The moment of truth
The moment of truth is coming on the North Korea nuclear issue. U.S. President Donald Trump appointed hawks like Mike Pompeo and John Bolton to secretary of state and national security adviser. Tensions are rising, and some are worried that the inter-Korean and U.S.-North summits might be disastrous. The appointment of Bolton is especially noteworthy as the neoconservative figure previously advocated bombing North Korea to resolve the nuclear issue.
Bolton is notorious for his aggressive and direct speech and behavior. In 2005, President Bush appointed him the U.S. Ambassador to the United Nations, and Democrats and some Republicans opposed the selection. Some said that he “kissed up and kicked down.” President Bush did not pursue proper procedure and opted to quickly appoint him while Congress was not in session.
In a lecture in Seoul in 2003, when he was representing the United States in the six-party talks, he mentioned Kim Jong-il 41 times and called him an oppressive dictator. He ignored the request from U.S. Ambassador to Korea Hubbard to tone down his rhetoric.
In the end, he was excluded from the delegation, as Pyongyang opposed his participation and called him “human scum” and a “vampire.” Bolton dismissed his past remarks and said that the president’s words are important. It is fortunate that he “kisses up.”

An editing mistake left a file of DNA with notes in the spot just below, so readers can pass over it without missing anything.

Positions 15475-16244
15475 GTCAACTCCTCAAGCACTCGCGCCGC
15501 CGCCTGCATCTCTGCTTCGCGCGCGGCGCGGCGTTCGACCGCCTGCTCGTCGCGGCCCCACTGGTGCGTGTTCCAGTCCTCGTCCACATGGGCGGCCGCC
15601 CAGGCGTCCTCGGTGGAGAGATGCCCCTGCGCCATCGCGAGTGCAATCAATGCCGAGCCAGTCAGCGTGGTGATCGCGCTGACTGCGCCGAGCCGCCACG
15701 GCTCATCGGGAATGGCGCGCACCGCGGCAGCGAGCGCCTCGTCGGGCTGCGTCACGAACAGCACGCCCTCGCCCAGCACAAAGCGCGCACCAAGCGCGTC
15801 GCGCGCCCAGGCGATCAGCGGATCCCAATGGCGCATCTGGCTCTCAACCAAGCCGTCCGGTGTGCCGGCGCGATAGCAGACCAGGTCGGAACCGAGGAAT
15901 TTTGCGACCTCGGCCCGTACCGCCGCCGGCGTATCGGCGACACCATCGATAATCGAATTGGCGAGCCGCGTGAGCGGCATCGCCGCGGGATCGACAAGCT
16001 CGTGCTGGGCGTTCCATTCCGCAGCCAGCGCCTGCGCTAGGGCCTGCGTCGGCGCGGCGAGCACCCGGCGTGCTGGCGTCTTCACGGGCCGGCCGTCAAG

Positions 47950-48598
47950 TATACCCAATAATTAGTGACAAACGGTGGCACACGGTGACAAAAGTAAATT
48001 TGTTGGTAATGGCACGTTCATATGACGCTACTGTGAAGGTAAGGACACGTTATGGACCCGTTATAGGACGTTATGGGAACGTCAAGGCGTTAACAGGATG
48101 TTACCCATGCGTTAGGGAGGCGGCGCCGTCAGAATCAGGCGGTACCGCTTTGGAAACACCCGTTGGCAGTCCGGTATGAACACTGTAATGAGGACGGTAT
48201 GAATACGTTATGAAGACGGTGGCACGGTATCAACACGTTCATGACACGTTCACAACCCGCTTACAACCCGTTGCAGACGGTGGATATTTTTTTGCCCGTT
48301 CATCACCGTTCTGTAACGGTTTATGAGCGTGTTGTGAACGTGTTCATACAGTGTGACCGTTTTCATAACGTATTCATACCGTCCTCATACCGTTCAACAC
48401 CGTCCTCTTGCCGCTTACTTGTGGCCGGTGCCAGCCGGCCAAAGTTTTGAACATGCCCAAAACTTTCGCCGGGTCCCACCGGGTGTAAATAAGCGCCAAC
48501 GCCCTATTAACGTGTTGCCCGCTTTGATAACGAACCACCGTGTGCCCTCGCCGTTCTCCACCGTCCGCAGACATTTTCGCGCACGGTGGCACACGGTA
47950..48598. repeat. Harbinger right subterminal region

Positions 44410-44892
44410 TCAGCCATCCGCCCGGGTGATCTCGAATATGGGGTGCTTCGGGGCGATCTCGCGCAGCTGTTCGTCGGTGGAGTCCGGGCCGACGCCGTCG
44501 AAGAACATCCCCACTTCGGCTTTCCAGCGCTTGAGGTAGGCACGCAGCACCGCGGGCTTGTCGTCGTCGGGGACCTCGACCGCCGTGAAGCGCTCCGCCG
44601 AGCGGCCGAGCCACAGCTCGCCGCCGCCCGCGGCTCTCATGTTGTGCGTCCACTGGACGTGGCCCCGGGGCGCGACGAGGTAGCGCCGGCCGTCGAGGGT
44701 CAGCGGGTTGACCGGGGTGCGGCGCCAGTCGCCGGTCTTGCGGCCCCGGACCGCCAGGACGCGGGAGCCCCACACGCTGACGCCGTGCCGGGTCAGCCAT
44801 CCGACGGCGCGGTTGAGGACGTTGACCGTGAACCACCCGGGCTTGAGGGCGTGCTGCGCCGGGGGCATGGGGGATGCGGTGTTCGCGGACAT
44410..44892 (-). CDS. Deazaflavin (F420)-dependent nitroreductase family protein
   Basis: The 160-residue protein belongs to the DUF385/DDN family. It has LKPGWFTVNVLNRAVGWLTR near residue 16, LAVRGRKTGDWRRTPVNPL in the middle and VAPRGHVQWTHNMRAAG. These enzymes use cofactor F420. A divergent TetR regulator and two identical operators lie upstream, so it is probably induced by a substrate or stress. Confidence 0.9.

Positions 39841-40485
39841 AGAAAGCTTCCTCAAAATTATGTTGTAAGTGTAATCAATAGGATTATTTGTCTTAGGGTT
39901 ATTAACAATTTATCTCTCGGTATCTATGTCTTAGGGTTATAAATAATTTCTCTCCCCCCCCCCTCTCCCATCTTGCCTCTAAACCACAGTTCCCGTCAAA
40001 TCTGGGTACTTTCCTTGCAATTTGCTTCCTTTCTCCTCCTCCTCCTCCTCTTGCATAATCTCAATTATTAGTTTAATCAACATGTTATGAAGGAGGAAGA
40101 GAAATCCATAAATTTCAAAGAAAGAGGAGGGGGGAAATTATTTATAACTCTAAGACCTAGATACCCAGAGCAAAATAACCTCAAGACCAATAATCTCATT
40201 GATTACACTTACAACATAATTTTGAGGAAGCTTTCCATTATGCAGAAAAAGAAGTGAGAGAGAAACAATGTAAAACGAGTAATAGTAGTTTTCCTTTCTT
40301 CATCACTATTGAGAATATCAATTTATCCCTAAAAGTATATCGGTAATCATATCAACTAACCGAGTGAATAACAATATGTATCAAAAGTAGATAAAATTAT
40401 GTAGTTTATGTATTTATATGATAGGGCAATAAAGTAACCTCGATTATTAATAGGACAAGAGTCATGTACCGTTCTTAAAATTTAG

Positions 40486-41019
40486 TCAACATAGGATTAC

While Bolton may have made the Blue House nervous, he actually helped Korean diplomacy during the Roh Moo-hyun administration. Ban Ki-moon ran to become the UN secretary general in 2006, and during the preliminary vote among the 15 Security Council members, one unidentified opposition vote was cast. Ban’s victory was at risk if it came from one of the members with veto power.
Bolton played up his influence. At the next preliminary voting, the opposition was changed to abstention. He elaborated on the episode in his memoir “Surrender Is Not an Option: Defending America at the United Nations and Abroad.” The moment of truth is coming, and Korea needs to resort to its connections for cooperation with the United States. The question is, will North Korea present the right answer at the moment of truth?
JoongAng Ilbo, March 26, Page 31
*The author is an editorial writer of the JoongAng Ilbo.